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20121129
20121207
Search Results 0 to 7 of about 8 (some duplicates have been removed)
" in just a moment. first, let's get some background from our senior congressional correspondent dana bash joining us from capitol hill. i think it's fair to say, dana, all of us were stunned by this announcement today. >> reporter: that's right, wolf. well, senator demint had always said he was going to limit himself to two terms in the senate. but he's not even halfway through his second term and saying he's going to leave in january with almost four years left. i'm told he didn't tell his staff about his decision until this morning right before it was made public. but he said this was an offer to go to this conservative think tank he couldn't pass up. jim demint's announcement that he's leaving the senate was a stunner. >> i honestly believe i can do a lot more on the outside than i can on the inside. >> reporter: the anti-government, anti-tax conservative crusader certainly made a mark on the inside. on the senate floor, a frequent voice of objection against legislation backed by both parties. >> is there any objection? >> mr. president, i object. >> reporter: just this week he helped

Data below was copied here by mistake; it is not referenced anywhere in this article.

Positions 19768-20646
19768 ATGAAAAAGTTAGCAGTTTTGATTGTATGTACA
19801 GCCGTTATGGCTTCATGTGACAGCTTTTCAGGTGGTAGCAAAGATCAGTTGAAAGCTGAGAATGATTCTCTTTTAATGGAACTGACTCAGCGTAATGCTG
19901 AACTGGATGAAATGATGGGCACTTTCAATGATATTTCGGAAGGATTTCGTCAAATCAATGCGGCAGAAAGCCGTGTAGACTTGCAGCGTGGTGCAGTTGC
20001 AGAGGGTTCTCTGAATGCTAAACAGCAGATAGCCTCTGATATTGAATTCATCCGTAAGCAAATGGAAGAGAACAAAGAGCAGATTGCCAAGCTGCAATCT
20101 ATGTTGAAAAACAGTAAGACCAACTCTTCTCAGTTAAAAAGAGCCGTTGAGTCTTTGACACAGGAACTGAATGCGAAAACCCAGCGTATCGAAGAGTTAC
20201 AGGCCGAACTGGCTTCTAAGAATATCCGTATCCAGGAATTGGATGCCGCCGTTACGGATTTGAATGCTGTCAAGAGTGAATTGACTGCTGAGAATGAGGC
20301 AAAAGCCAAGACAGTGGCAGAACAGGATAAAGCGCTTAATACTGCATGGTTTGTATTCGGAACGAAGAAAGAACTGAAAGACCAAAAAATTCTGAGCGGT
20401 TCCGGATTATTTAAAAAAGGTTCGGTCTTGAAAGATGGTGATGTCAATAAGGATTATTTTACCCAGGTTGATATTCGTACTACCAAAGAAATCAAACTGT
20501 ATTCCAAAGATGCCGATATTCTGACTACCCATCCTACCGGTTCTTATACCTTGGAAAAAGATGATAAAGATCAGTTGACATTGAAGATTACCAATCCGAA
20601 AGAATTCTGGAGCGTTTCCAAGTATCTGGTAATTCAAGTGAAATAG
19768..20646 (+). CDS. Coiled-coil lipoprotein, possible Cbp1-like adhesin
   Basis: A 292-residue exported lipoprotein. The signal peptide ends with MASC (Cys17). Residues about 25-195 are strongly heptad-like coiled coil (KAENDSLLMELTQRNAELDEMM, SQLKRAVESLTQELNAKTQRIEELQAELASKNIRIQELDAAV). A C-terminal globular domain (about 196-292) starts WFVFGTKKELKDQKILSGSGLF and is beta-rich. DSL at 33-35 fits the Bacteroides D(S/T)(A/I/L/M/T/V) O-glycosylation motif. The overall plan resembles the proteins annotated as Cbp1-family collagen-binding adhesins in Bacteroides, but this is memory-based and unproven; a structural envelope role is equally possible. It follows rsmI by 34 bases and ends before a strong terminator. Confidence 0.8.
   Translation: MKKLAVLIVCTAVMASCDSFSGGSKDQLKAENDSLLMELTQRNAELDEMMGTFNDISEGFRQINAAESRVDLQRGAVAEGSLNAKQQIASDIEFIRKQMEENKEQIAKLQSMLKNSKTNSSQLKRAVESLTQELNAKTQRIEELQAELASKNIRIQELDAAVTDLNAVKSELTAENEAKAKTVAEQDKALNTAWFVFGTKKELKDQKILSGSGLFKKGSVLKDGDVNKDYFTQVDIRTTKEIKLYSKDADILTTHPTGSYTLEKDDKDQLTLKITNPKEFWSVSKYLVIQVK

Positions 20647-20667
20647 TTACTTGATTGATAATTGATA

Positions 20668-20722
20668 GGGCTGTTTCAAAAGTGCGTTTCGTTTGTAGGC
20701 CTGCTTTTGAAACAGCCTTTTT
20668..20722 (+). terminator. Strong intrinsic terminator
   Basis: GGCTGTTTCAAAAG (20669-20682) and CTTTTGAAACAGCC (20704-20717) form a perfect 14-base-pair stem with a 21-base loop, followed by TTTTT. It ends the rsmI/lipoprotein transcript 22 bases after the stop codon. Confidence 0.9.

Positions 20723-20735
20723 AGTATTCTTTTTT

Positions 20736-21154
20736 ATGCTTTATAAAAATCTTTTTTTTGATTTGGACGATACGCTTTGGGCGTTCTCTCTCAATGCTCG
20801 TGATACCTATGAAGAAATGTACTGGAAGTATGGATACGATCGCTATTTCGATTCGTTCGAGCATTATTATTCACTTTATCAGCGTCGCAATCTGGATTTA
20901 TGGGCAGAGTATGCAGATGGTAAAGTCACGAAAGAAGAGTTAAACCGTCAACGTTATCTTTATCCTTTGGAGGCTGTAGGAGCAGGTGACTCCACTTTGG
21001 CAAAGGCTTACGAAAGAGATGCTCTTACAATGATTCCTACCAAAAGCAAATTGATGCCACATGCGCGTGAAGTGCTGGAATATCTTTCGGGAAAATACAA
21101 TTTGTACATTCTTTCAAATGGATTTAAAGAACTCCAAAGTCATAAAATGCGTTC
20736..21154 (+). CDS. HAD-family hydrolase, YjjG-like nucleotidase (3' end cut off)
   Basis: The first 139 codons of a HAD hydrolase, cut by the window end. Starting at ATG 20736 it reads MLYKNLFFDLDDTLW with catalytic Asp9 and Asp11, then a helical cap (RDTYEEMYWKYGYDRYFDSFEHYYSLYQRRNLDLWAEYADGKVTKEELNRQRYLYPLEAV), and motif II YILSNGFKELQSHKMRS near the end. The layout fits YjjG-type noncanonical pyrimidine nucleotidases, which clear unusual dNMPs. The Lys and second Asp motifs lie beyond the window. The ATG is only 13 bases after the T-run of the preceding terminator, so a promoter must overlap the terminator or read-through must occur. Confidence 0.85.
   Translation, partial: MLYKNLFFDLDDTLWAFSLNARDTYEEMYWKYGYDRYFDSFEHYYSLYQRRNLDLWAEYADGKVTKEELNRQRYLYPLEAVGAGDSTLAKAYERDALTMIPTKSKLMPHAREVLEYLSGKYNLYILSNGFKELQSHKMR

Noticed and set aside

're now hearing it sounds like from republicans dana bash, our senior congressional correspondent, live for me, right now on capitol hill. what have you learned? >> reporter: that's right, brooke. we have breaking news. the house republicans have sent at this time a letter to the president with what they're calling a bold counterproposal. we'll leave it to others to decide whether or not that is the case. but the speaker himself came in to talk to a group of reporters who were gathered to get some details on this, and the speaker said that he thinks that this is, in his words, a credible offer, one that he hopes the white house takes seriously. and one that the white house responds to quickly. now, what is the offer? we have some specifics so we can give our viewers and i'm sure there are people out there watching this very, very closely, because the fiscal cliff is so close. first of all, they claim that what their plan would do would save $2.2 trillion. the key here, though, is we know that the big divide has been over those bush era tax rates. the white house wanting to extend -- exc